The Cliff


Raider Times photo / Alicia Karunaratne / Word Painter

Art By Alicia Karunaratne

The man peered over the edge. It was clear. He could go. All he wanted to do was end everything. The pain would be finally over. However, he stalled. His toes dangled off of the tall stone wall, atop a cliff. Three. Two. He stayed still. 

The man thought about his two best friends that he lost in a tragic car accident. Not just the obvious stuff about them, like his friend Jayden’s humor, or his friend Emmett’s energy, but the little things. Jayden’s handwriting on notes they had passed to one another in class, the sloppy chicken scratch scribbled all over the page, and how much he missed deciphering what it said. He remembered Emmett’s tea addiction and every time it was too hot, he would stick out his tongue and pant. He missed all of it. Both boys laughing, strutting down the hallways of their old high school, brought a tear to the man’s eyes. The pranks the boys played on their teachers– whether it was super gluing their butts to their chairs or putting powdered milk in their rainboots– he almost cracked a smile thinking about them, but couldn’t. 

What would Jayden and Emmett say if they knew that he was about to jump? Would they shun him? He continued to watch the empty path.  Still no one in sight. Three. Two. No, he couldn’t do it. His heart ached as his friends’ laughs and smiles haunted him. Then the man thought about his daughter. No older than two years old, she had passed away from a heart condition. He thought about her big brown eyes, and her saying “please don’t leave.” That always broke his heart. 

What would his daughter think of him if he jumped? Would she cry? The man just wanted to cradle the little girl in his arms once more. He was alone. The man took a deep breath, looking down once again, and it was still clear. However, he saw the three people he loved the most shaking their heads. They would never want him to jump. All three of them wanted him to continue his life on earth. However, life was just too hard. He was lonely. No friends, barely any family, and no one who wanted to be around him. They would say his attitude was toxic, and they couldn’t bear hanging out with a man like him who only moped around. 

His wife divorced him a year after their daughter died, three months after his best friends died. It tore him to pieces. He remembered her coming behind him, hugging his waist, and kissing wherever she could reach. But that all changed. The love died when his personality did. Before he fell into this horrid slump he was a kind, lovable husband, who always loved fun. Once they died, he was a shell of his former self. He couldn’t smile, laugh or sometimes even get up in the morning. The woman couldn’t take it anymore.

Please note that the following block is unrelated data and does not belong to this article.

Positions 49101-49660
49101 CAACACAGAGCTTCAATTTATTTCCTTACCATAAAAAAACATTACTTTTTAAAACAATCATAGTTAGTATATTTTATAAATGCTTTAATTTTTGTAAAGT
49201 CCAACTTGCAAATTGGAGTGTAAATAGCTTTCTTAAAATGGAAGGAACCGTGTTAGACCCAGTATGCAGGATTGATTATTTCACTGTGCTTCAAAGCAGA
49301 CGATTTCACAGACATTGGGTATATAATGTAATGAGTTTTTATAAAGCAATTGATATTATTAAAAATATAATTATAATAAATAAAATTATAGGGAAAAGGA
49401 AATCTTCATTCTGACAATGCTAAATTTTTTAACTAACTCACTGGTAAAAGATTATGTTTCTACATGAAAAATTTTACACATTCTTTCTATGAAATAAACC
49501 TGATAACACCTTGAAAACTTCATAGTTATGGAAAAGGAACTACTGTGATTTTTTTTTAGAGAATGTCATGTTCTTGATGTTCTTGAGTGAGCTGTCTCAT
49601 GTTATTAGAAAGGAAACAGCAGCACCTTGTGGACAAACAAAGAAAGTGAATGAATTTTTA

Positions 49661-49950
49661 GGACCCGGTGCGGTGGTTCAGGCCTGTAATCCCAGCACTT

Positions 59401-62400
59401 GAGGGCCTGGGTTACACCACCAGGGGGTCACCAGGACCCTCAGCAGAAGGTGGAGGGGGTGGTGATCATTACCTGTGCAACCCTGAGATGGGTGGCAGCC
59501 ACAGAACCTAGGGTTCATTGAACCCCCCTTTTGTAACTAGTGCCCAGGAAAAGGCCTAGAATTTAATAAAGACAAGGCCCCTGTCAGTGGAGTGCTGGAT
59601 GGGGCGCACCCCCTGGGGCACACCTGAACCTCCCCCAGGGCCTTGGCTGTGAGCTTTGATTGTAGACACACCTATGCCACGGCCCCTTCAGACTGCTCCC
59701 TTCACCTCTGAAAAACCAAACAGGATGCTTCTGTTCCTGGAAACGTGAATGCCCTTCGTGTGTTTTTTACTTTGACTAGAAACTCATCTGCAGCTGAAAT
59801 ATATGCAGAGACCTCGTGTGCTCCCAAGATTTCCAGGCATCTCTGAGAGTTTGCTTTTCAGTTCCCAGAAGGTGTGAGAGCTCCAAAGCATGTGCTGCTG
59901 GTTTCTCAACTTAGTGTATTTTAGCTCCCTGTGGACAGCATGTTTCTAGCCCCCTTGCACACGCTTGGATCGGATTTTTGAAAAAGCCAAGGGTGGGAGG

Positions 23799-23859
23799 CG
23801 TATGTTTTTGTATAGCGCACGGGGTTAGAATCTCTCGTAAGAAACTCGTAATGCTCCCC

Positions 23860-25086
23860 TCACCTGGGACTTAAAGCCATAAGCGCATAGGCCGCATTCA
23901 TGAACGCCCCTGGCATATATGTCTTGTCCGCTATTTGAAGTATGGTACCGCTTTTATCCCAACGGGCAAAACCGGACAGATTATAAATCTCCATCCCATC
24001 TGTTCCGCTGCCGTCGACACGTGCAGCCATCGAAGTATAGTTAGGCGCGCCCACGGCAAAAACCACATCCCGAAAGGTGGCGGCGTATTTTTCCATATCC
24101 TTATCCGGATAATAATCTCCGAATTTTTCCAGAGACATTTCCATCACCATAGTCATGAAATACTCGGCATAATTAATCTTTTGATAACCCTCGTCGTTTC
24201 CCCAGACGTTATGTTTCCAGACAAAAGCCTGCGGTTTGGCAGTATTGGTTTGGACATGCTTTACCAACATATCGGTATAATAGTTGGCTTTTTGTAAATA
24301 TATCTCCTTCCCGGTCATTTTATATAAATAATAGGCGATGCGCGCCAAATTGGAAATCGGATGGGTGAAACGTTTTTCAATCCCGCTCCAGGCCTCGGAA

The man counted down again. However, when he reached one, he stayed, looking up at the sky. He wanted his friends back, his daughter back, and his old life back. If he could just join them, somewhere mysterious and far. A form of afterlife. If only he could have been in the car with the men, or taken the heart condition from his daughter and given it to himself. He couldn’t though. Fate is fate, and this was his. He was meant to be alone, and by himself, for the rest of his life. Rain slowly started to poor out of the sky as the man stood atop the cliff. Thunder struck the land, one boom after another. This time he was going to do it. The man counted once more. Three. Two. Boom, another peal of thunder startled him, as he fell backwards, to the end of the stone wall he stood upon. The man crept back to the edge of the wall, where an old man stood below. The man on the path peered up at the man on the wall. He was elderly, at least 70 years old.

“Whatcha doin’ up there kid?” The man yelled, “It’s a thunderstorm. C’mon, get inside somewhere!”

“Erm…Sorry,” The man bolted. Fate was not on his side this time. Or maybe fate had been on his side for once. Whatever happened, he was safe, and alive. The man dashed for shelter, a nearby church. He plopped down on a back pew and sobbed. His life was far from over. 

Photo taken by Brianna Hume



(Published April 2021)